bylaws -nonprofit & generally
Definition in Nonprofit Act: bylaws
What goes in the bylaws versus the CC&Rs?
Consistent with traditional practice in HOAs, and consistent with the typical meaning and use of bylaws in a corporate sense, the best practice is for bylaws to provide for the administration of the association (which is usually a nonprofit corporation), namely the procedures, rights and obligations associated with the corporate structure of the association while the declaration establishes the rights and obligations that are associated directly with the property itself.
So, the bylaws should contain the procedures and processes of voting, meetings, officer duties, and so forth. The declaration should contain the rights of individuals to use the property, should govern how the property may be used, and should contain the obligations to maintain and repair the property and to pay for administration of the property. This practice provides a clearer distinction between the purposes and content of the declaration versus the bylaws, a distinction which is all the more important when an association's bylaws have a different, often lower, percentage of votes required to amend them than the declaration.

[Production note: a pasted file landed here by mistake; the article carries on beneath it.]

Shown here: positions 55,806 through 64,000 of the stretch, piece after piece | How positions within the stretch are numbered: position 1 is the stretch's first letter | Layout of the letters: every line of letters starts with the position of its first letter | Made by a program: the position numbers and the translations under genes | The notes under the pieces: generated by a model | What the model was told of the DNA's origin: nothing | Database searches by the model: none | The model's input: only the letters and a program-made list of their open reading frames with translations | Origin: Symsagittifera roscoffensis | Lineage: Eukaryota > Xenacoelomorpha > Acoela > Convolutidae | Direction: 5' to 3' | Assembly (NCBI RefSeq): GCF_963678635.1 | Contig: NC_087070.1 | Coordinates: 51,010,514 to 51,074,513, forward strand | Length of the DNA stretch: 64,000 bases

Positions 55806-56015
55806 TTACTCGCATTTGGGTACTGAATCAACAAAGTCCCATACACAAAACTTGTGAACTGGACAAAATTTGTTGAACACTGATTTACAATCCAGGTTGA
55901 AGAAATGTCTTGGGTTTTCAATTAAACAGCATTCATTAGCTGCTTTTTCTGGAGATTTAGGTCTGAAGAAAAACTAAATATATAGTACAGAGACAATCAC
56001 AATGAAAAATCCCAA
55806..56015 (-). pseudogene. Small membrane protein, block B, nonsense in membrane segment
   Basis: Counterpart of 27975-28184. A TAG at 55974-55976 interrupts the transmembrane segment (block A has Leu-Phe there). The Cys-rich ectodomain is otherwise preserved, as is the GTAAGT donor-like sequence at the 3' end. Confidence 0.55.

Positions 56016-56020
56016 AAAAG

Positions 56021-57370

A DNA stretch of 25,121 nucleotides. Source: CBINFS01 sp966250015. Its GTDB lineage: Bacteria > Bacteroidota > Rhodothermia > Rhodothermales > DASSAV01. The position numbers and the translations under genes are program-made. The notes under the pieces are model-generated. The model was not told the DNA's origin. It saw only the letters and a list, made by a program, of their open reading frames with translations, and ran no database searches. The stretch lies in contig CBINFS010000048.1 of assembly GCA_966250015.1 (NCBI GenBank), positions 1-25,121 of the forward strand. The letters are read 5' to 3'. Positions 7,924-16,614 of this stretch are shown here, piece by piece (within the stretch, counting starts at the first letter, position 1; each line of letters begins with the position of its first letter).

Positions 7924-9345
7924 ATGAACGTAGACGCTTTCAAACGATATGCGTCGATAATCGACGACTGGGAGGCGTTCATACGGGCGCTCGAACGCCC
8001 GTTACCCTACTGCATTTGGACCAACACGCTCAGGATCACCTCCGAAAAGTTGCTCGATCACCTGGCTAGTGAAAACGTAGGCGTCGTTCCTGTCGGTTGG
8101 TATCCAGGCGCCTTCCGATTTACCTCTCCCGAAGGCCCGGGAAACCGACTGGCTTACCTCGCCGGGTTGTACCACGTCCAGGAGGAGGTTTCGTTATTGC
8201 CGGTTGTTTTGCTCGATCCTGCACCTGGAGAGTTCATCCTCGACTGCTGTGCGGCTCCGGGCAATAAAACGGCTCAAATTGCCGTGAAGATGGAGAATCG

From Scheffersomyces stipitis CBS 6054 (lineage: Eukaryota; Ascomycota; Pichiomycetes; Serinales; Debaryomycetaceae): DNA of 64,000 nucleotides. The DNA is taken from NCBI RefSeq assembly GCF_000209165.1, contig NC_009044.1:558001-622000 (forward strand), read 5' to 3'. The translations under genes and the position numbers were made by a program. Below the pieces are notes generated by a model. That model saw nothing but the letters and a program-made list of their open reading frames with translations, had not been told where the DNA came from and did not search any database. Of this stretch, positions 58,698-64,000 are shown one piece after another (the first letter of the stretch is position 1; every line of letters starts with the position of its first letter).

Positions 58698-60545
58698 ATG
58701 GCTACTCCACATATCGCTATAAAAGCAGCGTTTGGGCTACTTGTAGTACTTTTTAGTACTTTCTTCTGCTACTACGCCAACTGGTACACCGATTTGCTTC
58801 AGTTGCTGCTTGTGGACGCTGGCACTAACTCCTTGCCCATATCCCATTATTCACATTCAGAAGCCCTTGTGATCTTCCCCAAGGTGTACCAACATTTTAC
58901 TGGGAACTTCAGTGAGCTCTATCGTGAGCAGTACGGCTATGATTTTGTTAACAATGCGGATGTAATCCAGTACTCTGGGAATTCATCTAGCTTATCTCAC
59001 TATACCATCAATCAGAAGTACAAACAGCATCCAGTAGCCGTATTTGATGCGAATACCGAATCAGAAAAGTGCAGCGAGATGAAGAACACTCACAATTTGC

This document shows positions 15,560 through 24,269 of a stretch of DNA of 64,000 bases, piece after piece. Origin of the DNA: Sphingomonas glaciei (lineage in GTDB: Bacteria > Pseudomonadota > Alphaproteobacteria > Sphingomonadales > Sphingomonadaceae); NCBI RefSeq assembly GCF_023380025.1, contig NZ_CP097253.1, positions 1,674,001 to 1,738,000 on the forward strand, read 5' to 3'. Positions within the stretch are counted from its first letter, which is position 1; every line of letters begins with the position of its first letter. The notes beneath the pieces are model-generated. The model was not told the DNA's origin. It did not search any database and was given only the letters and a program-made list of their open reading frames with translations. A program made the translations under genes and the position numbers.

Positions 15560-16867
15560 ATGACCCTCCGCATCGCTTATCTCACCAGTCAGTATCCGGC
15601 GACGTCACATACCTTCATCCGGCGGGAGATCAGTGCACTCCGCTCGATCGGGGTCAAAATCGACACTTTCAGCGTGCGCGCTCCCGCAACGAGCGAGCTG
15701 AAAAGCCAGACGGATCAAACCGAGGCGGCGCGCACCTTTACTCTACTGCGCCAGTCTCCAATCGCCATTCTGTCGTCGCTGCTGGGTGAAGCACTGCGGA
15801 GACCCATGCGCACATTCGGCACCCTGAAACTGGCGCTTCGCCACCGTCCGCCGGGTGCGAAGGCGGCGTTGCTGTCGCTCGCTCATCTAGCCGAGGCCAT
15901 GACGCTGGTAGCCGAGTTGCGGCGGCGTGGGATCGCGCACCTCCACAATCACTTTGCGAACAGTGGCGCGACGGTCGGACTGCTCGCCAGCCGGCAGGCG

Who must execute the initial bylaws?
For a condominium project, the declarant, as owner of the land consisting of the project signs the initial bylaws. See Section 57-8-10(8), which says "The declaration, bylaws, and condominium plat shall be duly executed and acknowledged by all of the owners and any lessees of the land which is made subject to this chapter." There is no parallel requirement in the Community Association Act, but that act does require "an association" to file its bylaws for recording before the first lot is sold. (Utah Code Section 57-8a-216). It seems to follow that if the association is responsible for recording the bylaws, that it is the association that executes the initial bylaws in a community association.
The Nonprofit Corporation Act allows the incorporator to adopt initial bylaws if no directors have been elected, or if the board is in place, the board may adopt the initial bylaws. If the bylaws contain any servitudes affecting the property (which they shouldn't, see above), all of the owners of any part of the property should sign the initial bylaws, as well as the incorporator or authorized board member.
(For reference: 57-8 is the Condo Act, 57-8a is the Community Association Act, 16-6a is the Nonprofit Act)